Arriving at that was enough to put me off the whole report and report of report as humbug and waffle. It sounds like recent defences I have heard of the Ayatollhahs Iran because of its “ancient and proud history” (actually done in by the Muslims in the 7th century and the Timurid Mongols a few centuries later to make sure that the Sassanids of the 5th and 6th centuries were the last) or the equivalent crap from Maoists barely recovering from the Cultural Revolution. I would prefer to take pride in my Viking ancestors’ pretty execution of the Blood Eagle even if, regrettaby, it can’t be used today as a signifiier of one’s attitude to foreign people and gods.

    What a “rich cultural heritage” that hasn’t got a language to begin to describe the religions of other peoples, science, engineering, political organisation…. The only example that could be held up to give hope would be modern Hebrew which is all about binding one people together as a nation and has invented thousands of neologisms unknown to biblical Hebrew to allow it to serve its purpose. Just to mention that example shows what a fraudulent enterprise it is to try and make Aboriginal children use their indigenous language at school. How many words does a typical Aboriginal language have? (It is fairly obvious that the supposed multilingualism of many pre-modern people is dependent on them and their neigbours not having a language with a large vocabulary).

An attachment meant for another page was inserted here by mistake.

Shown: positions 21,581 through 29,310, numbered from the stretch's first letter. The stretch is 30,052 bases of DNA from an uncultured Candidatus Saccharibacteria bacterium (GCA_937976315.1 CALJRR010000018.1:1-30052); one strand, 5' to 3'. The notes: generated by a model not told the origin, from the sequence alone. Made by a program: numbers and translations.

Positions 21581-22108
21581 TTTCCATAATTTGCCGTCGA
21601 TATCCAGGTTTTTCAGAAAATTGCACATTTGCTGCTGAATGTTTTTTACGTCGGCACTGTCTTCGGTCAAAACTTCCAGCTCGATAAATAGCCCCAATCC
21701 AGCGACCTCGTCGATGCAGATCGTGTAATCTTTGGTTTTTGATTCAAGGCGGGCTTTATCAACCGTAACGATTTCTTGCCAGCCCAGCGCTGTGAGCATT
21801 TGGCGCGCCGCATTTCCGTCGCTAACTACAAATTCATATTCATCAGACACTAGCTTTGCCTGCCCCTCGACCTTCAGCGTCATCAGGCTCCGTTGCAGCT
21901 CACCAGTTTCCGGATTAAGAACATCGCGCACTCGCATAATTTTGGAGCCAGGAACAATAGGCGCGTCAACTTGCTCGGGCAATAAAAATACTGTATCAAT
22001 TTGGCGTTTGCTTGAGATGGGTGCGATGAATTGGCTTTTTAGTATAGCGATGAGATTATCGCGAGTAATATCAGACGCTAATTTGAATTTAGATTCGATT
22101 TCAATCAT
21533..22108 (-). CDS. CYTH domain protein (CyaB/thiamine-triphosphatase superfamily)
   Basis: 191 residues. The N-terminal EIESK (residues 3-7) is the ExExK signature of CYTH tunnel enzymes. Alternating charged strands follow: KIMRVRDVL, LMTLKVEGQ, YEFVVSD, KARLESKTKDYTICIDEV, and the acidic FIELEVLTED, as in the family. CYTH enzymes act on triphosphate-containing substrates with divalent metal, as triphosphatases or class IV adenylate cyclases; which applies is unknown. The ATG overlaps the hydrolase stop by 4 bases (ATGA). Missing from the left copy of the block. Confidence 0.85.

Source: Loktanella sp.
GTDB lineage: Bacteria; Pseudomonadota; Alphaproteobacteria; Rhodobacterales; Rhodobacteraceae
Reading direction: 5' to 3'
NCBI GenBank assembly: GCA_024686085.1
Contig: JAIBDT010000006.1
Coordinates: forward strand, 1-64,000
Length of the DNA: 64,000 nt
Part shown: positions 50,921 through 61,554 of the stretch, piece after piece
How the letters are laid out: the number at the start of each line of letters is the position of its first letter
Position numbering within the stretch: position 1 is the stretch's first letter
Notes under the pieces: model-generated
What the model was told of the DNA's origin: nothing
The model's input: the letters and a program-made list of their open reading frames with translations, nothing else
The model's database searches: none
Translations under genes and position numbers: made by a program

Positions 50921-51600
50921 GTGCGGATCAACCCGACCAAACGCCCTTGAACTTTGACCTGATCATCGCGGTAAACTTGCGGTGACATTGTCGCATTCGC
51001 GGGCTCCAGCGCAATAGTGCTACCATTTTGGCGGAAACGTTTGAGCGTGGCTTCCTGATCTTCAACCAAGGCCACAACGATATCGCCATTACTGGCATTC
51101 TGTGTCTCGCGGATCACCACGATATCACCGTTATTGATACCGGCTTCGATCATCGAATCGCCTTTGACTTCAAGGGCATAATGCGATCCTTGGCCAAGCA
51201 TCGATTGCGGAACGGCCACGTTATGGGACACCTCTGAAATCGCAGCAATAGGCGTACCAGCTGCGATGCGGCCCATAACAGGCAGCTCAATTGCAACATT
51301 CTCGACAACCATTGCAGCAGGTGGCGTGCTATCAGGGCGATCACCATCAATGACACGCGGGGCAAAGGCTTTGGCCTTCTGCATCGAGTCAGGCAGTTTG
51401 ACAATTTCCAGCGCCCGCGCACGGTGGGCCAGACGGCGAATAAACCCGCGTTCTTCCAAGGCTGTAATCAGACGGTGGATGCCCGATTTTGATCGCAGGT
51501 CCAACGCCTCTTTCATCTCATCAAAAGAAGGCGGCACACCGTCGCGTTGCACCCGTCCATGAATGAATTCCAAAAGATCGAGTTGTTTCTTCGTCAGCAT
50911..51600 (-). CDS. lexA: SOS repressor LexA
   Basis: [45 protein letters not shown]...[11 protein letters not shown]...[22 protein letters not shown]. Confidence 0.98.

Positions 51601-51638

Disadvantaged children need particularly good teachers yet there are virtually no good teachers of modern subjects who could teach them in indigenous languages. Bilinugual enthusiasts ought to look at the realities which cause several states in the US to pass, with enthusiastic support of Hispanic parents but opposition from teacher unions and ethnic lobbies, “English for the Children” by referendum, mandating a year of total immersion for non-English speaking children so they could actually take advantage of living in a rich English speaking country.

    None of this means that prosperous educated parents are doing something wrong for their children when they give them the chance of being bilingual by going to non-English medium schools. None of it means that studying Aboriginal languages and the cultures they are associated with is not a good thing for the advance of anthropology. Just don’t pretend that teaching children in their mother tongue at school is doing them a favour.